Reimagining what’s across the water

Growing up on Long Island, Joseph Graziose, senior vice president of residential development for RXR, used to gaze out across the Long Island Sound at New Rochelle and wonder what it was like. Now he’s helping it grow.

When Joseph Graziose was a child growing up in Glen Cove on Long Island’s North Shore, he would gaze across the water.

“When you walked the beach, you’d always look across the Long Island Sound. You can see the Bronx and to the right of that you see a location that had a handful of buildings. And I always said to myself, ‘I wonder what’s over there,’” Graziose recalls.

He went to college in Boston so he got a closer look while passing by on I-95, but he still didn’t really know what was there. The signs said, “New Rochelle,” but it didn’t mean anything in particular to him. 

Eventually a friend studying at Fordham University took Graziose to New Roc City for a night out.

“And I said, ‘All right, well, New Rochelle is a place that has a bowling alley and a movie theater,’” he says. 

Graziose, now the senior vice president of residential development for RXR, has a different understanding of the city since his firm took on the job of developing a new master plan for it. That means not only creating its own projects — like One Clinton Park, a silver-metal and blue-glass multiuse property at 55 Clinton St. — but coordinating those of other developers.

“We’re here to create community and we’re here to create place,” he says. “There’s a lot going on. Now there are also a lot of people thinking really hard about what it could be and we started to make that happen. It’s really great for a guy like me, who’s spent so much time looking across the water at this place to really play a vital role in creating what’s happening there.”

And there is a lot happening in New Rochelle these days. Under the direction of RXR, Graziose says, there’s an increased emphasis on walkability and upgraded infrastructure that will make New Rochelle’s downtown more appealing than ever, particularly at street level. In the short term, it does mean a spike in roadwork as water mains and sewage systems are updated. But those are the roots from which a strong city and market will grow, he adds.

RXR began working on responding to the city’s request for a proposal to become master developer in 2014 and has been reshaping New Rochelle since being selected for that role a year later. “We’ve been lucky to be the master developers, and I think we’ve been a great partner for the city ever since,” Graziose says. “We’re going through the process of rezoning and developing a form-based zoning code for the city.”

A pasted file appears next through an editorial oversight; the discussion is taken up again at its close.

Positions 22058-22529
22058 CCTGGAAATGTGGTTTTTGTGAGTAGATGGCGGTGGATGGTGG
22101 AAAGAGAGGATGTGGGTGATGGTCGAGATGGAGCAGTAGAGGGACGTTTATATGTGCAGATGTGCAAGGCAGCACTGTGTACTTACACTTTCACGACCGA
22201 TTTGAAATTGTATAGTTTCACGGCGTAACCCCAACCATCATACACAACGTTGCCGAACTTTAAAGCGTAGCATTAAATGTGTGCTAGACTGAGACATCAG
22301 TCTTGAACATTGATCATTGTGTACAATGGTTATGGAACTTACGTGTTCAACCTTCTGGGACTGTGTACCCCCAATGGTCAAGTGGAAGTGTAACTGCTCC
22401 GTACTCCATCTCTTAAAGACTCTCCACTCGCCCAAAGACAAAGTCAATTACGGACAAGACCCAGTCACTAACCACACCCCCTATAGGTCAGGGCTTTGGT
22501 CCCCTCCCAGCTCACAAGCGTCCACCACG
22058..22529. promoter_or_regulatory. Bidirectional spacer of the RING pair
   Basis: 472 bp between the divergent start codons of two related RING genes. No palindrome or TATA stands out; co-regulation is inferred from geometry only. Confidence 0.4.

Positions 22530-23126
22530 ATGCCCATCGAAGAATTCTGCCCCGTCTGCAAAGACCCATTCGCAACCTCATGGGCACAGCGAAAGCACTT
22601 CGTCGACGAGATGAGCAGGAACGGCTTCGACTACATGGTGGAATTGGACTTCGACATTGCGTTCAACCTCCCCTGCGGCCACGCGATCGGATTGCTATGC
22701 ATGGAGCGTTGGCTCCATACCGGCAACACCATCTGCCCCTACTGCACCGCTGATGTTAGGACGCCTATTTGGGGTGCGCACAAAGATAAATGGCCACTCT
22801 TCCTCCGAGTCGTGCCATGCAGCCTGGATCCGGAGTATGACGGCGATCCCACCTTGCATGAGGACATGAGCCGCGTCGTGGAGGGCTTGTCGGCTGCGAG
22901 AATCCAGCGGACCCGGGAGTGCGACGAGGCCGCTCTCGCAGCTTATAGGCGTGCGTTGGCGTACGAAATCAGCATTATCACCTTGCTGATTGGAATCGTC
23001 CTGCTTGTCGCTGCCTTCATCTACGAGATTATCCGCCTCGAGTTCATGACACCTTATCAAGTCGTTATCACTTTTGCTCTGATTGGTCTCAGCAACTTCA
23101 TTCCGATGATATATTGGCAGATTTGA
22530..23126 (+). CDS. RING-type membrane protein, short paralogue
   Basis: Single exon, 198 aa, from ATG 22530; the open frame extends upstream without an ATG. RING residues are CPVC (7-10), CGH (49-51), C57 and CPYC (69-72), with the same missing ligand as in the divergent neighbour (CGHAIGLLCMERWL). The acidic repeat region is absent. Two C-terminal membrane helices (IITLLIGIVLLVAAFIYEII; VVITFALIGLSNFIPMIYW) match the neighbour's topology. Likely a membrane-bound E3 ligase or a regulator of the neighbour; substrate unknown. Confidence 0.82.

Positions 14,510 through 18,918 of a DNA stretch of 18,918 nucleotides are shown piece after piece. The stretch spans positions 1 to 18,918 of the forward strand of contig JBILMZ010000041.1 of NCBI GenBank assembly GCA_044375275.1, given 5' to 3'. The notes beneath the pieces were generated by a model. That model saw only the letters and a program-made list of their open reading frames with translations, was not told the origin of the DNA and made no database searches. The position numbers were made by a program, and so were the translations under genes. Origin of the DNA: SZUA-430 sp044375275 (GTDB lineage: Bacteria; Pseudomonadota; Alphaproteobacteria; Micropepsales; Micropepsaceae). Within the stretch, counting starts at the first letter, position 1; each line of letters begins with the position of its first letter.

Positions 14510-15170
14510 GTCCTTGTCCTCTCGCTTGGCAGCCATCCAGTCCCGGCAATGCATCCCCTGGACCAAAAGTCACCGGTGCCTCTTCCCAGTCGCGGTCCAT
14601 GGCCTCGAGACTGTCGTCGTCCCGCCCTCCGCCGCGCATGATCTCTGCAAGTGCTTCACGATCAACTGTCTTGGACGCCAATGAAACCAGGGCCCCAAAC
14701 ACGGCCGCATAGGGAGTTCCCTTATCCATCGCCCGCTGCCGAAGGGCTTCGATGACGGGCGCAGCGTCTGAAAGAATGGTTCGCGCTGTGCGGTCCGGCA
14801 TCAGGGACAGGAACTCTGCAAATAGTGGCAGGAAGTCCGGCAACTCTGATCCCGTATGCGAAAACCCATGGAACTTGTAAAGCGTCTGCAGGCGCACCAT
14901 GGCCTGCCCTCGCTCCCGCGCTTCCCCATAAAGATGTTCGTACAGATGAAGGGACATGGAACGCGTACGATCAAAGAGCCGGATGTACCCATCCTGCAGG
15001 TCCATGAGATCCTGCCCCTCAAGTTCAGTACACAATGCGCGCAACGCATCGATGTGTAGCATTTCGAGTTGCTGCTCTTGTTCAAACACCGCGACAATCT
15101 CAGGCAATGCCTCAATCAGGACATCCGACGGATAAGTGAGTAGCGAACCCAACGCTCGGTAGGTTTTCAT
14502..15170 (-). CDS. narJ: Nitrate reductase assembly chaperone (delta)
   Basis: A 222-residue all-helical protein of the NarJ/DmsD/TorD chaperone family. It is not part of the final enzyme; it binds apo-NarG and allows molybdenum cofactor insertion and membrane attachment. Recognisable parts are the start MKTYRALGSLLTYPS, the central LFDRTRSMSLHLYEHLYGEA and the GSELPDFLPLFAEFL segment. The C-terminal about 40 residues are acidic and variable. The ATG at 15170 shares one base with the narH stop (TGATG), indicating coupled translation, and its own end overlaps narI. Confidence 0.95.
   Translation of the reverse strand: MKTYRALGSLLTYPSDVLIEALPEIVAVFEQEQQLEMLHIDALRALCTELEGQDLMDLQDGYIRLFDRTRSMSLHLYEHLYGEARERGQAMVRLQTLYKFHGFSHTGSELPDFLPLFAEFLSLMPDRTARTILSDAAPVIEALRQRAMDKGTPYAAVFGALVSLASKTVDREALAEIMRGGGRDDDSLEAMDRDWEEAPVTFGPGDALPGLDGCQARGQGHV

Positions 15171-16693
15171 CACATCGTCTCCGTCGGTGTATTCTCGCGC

Graziose describes one of the key aspects of the master plan being the efforts to increase density, particularly residential density. He points to RXR projects that have provided hundreds of new units that are already seeing leasing rates of up to 98% and have attracted other developers to the area. 360 Huguenot, a 28-story apartment building named not only for its location on Huguenot Street but for its 360-degree views of the Long Island Sound, Westchester County and the Manhattan skyline, is a point of particular pride. A tenth of its 280 units are affordable housing.

“It’s been interesting to watch,” Graziose says, “They’re sort of putting in new retail landscaping in downtown New Rochelle. It’s really exciting the level of activity especially over the last six to nine months of new retailers coming into downtown looking for either first-generation new spaces or second-generation existing spaces and really seeing the resurgence.”

The result Graziose is looking for though is not “rebuilding” the city but regenerating it. 

“New Rochelle is certainly its own distinct entity,” he says. “It’s got its own DNA, and it’s DNA it should be proud of.  Our philosophy is that we are doing good when the communities we are operating in are successful as well. We never thought we would come into New Rochelle, build a building and leave. We wanted to make sure that we brought our DNA to New Rochelle and we embraced what was there and at the same time also became part of the community.”

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